Frequency and Correlates of Diary-Measured Hangoverlike Experiences in a College Sample


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Abstract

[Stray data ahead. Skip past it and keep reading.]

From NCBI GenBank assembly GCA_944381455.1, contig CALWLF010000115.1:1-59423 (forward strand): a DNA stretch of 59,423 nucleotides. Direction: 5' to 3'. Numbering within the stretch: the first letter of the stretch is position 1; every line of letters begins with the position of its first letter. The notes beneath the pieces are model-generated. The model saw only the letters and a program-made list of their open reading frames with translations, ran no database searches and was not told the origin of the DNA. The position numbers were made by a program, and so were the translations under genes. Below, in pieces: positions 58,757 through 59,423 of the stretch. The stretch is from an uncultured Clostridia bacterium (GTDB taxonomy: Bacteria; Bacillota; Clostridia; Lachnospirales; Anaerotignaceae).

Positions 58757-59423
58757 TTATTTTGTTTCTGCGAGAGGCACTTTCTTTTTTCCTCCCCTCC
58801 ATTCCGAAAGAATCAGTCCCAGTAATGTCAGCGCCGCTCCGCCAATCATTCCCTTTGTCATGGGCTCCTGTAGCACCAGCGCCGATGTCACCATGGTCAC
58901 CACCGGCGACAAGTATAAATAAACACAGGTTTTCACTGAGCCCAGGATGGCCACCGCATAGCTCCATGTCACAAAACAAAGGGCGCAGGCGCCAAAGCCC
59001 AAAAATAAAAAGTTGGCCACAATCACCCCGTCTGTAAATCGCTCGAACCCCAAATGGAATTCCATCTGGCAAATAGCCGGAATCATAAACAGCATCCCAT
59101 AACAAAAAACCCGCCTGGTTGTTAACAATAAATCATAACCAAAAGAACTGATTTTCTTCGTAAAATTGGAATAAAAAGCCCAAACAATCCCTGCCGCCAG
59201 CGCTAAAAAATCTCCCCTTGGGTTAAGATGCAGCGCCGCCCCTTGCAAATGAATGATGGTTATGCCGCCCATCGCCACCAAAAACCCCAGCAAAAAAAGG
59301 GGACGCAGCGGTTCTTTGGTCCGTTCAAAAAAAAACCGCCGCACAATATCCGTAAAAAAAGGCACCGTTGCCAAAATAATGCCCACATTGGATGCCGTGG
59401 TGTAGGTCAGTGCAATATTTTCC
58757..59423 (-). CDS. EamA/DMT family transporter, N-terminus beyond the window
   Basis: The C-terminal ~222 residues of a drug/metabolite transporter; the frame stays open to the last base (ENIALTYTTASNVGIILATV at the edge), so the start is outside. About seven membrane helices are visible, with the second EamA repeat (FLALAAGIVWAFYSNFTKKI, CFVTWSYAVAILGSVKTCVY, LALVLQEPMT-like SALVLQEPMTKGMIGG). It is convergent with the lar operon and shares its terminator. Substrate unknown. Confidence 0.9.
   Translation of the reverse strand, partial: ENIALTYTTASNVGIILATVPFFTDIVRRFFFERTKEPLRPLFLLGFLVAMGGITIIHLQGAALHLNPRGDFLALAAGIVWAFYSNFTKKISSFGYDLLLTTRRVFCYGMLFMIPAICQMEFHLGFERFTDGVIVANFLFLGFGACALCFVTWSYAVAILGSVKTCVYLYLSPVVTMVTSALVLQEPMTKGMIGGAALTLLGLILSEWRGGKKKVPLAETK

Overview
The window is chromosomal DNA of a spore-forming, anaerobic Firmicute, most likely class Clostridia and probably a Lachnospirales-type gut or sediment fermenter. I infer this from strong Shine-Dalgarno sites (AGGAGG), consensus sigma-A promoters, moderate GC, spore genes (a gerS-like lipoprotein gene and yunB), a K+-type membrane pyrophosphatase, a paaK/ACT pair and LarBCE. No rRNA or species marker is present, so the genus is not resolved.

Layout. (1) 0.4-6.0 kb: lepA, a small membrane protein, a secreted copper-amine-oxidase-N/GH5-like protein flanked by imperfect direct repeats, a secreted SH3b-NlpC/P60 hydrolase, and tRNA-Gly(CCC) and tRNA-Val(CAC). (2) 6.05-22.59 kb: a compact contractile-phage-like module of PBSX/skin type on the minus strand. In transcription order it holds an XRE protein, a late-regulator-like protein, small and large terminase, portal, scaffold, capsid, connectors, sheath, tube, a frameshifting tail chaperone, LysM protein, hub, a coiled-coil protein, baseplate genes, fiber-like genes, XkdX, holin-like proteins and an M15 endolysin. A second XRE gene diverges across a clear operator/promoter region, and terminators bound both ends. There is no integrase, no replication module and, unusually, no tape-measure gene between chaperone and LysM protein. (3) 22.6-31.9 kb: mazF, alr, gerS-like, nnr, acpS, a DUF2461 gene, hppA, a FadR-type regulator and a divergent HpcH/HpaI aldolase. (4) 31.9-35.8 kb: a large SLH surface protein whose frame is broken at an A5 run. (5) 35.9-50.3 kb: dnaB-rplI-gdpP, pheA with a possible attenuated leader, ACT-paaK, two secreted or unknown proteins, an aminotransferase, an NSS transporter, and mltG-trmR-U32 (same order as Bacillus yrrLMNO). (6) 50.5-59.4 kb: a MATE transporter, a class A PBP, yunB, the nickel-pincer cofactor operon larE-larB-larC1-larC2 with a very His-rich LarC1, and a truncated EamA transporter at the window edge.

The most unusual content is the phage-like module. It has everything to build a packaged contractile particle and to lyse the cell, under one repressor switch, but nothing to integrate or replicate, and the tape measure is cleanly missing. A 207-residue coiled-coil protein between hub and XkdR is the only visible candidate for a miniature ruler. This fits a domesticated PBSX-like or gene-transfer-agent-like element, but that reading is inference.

A sample of college students, oversampled for smoking (N = 127, 43% smokers), monitored their daily experiences using electronic diaries over 14 days. We examined the frequency and correlates of liberally defined hangoverlike experiences (HLEs) using data from 1,595 person-days (1,325 after abstention from drinking and 270 after drinking, including 125 HLEs). More than 40% of the sample reported at least one HLE, and nearly half of all drinking episodes were followed by HLE. Endorsement of HLE was more likely as the number of drinks increased and was associated with modest elevations of hangover symptoms. Gender did not predict rates of overall HLE endorsement, but male students were less likely than female students to report an HLE after a drinking episode and showed a weaker relation between number of drinks and HLE. Smokers were more likely to report HLE, but there was no evidence that smoking status was associated with increased HLE susceptibility. Self-reported parental alcohol problems were associated with more frequent HLE and incrementally predicted HLE endorsement when number of drinks was covaried. The findings suggest that HLE is a common outcome of college drinking and attest to the feasibility of using electronic diaries to assess its episode- and person-level correlates.

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